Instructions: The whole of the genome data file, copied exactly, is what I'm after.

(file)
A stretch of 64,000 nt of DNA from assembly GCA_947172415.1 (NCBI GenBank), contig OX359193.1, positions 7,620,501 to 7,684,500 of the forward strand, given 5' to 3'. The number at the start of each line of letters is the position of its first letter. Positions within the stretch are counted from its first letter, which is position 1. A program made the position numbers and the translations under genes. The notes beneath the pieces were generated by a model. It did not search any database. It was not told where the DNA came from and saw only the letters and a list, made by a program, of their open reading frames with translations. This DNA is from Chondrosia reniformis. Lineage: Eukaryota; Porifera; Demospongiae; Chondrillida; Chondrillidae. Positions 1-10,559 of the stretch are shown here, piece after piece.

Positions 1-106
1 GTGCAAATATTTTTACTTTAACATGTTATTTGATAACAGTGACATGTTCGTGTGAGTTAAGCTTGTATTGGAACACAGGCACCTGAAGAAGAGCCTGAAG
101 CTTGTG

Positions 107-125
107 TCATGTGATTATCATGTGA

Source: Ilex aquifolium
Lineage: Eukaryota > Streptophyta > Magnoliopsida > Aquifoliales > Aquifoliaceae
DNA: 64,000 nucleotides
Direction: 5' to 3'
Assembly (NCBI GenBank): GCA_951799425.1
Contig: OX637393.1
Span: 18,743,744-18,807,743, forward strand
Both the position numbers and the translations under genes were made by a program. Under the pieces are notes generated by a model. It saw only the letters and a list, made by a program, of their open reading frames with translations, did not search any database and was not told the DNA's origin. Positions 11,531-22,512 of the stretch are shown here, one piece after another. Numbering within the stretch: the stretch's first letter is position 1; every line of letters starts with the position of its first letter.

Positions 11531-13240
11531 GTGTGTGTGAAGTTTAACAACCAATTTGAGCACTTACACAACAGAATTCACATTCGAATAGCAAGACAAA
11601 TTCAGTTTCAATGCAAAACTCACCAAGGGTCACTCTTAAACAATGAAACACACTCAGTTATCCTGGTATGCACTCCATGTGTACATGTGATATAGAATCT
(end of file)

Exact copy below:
A stretch of 64,000 nt of DNA from assembly GCA_947172415.1 (NCBI GenBank), contig OX359193.1, positions 7,620,501 to 7,684,500 of the forward strand, given 5' to 3'. The number at the start of each line of letters is the position of its first letter. Positions within the stretch are counted from its first letter, which is position 1. A program made the position numbers and the translations under genes. The notes beneath the pieces were generated by a model. It did not search any database. It was not told where the DNA came from and saw only the letters and a list, made by a program, of their open reading frames with translations. This DNA is from Chondrosia reniformis. Lineage: Eukaryota; Porifera; Demospongiae; Chondrillida; Chondrillidae. Positions 1-10,559 of the stretch are shown here, piece after piece.

Positions 1-106
1 GTGCAAATATTTTTACTTTAACATGTTATTTGATAACAGTGACATGTTCGTGTGAGTTAAGCTTGTATTGGAACACAGGCACCTGAAGAAGAGCCTGAAG
101 CTTGTG

Positions 107-125
107 TCATGTGATTATCATGTGA

Source: Ilex aquifolium
Lineage: Eukaryota > Streptophyta > Magnoliopsida > Aquifoliales > Aquifoliaceae
DNA: 64,000 nucleotides
Direction: 5' to 3'
Assembly (NCBI GenBank): GCA_951799425.1
Contig: OX637393.1
Span: 18,743,744-18,807,743, forward strand
Both the position numbers and the translations under genes were made by a program. Under the pieces are notes generated by a model. It saw only the letters and a list, made by a program, of their open reading frames with translations, did not search any database and was not told the DNA's origin. Positions 11,531-22,512 of the stretch are shown here, one piece after another. Numbering within the stretch: the stretch's first letter is position 1; every line of letters starts with the position of its first letter.

Positions 11531-13240
11531 GTGTGTGTGAAGTTTAACAACCAATTTGAGCACTTACACAACAGAATTCACATTCGAATAGCAAGACAAA
11601 TTCAGTTTCAATGCAAAACTCACCAAGGGTCACTCTTAAACAATGAAACACACTCAGTTATCCTGGTATGCACTCCATGTGTACATGTGATATAGAATCT